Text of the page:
News Australia is on track to be the first country to eradicate cervical cancer
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Australia is on track to be the first country to eradicate cervical cancer

UK health officials have announced they will now vaccinate boys for HIV.
UK health officials have announced they will now vaccinate boys for HPV. Photo: Getty
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UK health officials have announced they will vaccinate boys as well as girls against the human papillomavirus (HPV) in a move that mimics Australia’s world-leading program.

While the rest of the world plays catch up, Australia is on track to become the first country to eradicate cervical cancer, which is caused by the virus.

HPV is a sexually transmitted virus linked to more than 99 per cent of cervical cancers, as well as 90 per cent of anal cancers. It also causes a high amount of vaginal, vulvar and penile cancers.

In 2007, the federal government began providing the free vaccine for girls aged 12 to 13 years and in 2013 it extended the program to boys.

Australia is on track to become the first country to eradicate cervical caner. Photo: Getty
Australia is on track to become the first country to eradicate cervical cancer. Photo: Getty

Professor Beate Kampmann, director of the vaccine centre at the London School of Hygiene and Tropical Medicine, said: “It’s pleasing to see the UK follow the example of other countries like Australia.”

“The vaccine has been implemented for girls since 2007 and for boys since 2013. This has resulted in the HPV rate among women aged 18 to 24 dropping from 22 per cent to 1 per cent between 2005 and 2015. This success speaks for itself.”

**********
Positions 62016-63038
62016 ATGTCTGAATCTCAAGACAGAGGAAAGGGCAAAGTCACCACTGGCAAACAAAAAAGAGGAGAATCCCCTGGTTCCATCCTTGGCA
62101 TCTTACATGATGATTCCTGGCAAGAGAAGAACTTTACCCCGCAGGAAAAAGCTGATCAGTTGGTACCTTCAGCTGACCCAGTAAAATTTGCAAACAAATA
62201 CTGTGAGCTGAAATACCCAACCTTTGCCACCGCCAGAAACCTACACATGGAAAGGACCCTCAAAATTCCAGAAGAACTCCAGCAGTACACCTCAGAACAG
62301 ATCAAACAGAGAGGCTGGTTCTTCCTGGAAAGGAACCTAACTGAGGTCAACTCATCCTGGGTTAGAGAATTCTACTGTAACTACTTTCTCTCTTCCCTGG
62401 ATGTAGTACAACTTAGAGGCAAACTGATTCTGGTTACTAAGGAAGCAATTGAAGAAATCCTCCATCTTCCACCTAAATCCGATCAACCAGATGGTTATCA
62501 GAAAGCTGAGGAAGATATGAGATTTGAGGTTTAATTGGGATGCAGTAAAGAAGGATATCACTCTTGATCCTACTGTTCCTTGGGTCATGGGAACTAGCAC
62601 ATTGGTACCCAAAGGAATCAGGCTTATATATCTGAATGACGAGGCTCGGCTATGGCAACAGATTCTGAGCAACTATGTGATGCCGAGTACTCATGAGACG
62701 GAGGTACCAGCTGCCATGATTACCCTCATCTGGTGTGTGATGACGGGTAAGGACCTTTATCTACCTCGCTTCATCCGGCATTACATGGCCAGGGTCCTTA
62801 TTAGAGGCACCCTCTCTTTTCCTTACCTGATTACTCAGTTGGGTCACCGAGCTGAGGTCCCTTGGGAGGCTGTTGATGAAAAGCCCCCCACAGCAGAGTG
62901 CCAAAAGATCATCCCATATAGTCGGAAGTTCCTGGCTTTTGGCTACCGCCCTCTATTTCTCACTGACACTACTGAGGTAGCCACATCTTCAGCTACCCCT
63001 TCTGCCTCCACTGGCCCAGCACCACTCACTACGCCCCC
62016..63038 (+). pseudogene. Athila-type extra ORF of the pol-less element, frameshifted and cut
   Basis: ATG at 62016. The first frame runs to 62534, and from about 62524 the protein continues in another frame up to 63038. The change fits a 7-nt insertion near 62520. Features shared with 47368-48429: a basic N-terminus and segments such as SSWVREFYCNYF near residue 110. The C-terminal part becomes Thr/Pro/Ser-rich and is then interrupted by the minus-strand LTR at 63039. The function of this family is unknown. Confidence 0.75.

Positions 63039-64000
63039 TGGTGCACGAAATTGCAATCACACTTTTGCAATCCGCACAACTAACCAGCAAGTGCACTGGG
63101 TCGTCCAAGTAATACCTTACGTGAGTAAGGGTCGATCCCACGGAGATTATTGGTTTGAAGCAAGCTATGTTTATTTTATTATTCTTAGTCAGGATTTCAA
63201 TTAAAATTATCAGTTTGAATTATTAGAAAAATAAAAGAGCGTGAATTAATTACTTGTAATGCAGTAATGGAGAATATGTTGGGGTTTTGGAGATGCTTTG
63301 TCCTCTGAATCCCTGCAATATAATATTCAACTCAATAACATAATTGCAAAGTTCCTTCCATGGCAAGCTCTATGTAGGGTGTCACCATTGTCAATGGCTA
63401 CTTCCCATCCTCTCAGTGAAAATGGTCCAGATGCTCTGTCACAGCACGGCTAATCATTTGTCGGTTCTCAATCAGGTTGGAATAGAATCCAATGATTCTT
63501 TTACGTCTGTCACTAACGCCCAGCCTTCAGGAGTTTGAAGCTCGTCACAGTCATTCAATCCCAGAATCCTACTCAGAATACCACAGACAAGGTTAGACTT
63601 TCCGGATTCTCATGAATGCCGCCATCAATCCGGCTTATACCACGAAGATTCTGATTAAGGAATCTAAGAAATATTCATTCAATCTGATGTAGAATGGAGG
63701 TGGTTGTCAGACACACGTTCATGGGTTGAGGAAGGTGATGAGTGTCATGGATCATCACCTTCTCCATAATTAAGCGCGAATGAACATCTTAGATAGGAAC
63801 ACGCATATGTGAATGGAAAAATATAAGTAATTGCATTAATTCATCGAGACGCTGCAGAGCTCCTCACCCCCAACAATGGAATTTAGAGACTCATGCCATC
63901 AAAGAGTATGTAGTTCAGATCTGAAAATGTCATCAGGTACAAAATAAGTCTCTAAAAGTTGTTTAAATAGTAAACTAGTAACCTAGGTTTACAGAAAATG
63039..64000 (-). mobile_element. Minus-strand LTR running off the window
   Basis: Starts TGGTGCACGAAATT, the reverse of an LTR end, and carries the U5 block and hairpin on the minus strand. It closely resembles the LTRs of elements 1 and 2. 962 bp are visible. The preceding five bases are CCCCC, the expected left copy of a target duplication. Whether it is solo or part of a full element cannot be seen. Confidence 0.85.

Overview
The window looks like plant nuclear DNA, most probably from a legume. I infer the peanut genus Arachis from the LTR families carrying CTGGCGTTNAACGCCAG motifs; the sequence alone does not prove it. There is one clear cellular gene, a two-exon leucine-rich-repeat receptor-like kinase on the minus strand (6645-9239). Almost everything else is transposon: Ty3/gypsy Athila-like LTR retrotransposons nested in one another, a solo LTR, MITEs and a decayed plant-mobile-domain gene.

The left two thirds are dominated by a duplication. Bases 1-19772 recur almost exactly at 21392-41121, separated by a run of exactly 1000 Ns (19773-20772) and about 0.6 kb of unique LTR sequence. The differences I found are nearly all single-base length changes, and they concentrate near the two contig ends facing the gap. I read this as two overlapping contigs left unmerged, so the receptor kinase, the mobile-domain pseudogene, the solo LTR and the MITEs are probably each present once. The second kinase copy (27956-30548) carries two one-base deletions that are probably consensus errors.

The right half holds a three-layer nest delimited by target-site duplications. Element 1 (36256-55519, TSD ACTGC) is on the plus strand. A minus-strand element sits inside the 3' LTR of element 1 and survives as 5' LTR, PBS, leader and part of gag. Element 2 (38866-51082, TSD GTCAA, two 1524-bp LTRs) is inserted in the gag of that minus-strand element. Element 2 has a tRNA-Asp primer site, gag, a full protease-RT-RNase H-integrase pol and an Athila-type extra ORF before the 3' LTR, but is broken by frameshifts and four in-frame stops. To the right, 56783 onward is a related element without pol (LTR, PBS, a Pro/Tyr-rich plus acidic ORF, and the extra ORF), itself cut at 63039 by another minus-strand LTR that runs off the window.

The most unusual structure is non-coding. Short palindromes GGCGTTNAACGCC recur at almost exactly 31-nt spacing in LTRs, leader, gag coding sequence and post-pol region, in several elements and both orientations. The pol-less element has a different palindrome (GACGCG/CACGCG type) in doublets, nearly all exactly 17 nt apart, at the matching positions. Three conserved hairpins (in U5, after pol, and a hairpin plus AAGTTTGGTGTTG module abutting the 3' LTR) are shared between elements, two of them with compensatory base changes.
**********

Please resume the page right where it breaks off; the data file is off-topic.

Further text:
Not only does Australia have low HPV rates but it will eradicate cervical cancer completely within the century, co-inventor of the vaccine Dr Ian Frazer said.

“In terms of eliminating it, that means that you get 400 cases per year. We’re predicted to reach that by 2040, and we should eradicate it by the end of the century.”

Dr Frazer said that it is hard to quantify how much vaccinating boys has helped lower the rates of the virus.

“It’s difficult to distinguish … because the same net result is a gradual reduction of cervical cancer among women. I think it’ll result in faster eradication,” Dr Frazer said.

The anti-vaxx lobby

While the rate of HPV among women aged 18 to 24 has dropped to 1.1 per cent, the uptake has not been across the board.

“We’re not so good at immunising migrant populations, and there are places where the general uptake is low. For example, there’s quite a large area around Brisbane, not in Brisbane but around it,” Dr Frazer said.

Comparatively, the anti-vaccine lobby is quite small in Australia, but its influence can still be seen.

“There’s an anti-vaccine lobby and there are people who listen to them. They say they [vaccines] are not safe, which they are and they say they’re not effective, which they are,” Dr Frazer said.

“The lobby is small and they’re entitled to their views, but they’re wrong.

“The 10 per cent of the population they influence because they spread misinformation, they’re who I’m worried about.”

Not just girls

Cancer Council Australia CEO Professor Sanchia Aranda said it was important to remember HVP also leads to cancers in other parts of the body, such as the penis and throat.

“Most people associate it with cervical cancers but there is a range of cancers, from the back of the throat and other organs, like the anus, vagina, penis,” Professor Aranda said.

“Those have been on the increase in the last several decades. Men who have sex with men think they aren’t affected but, of course, they can transmit it through anal sex.

“Same-sex-attracted women can also transmit it from one woman to another.”

Last year the government introduced a more advanced screening program that could eradicate cervical cancer even sooner, she said.

“We really encourage women to participate in the screening program. Women who are past 25 should see their doctor about it.”

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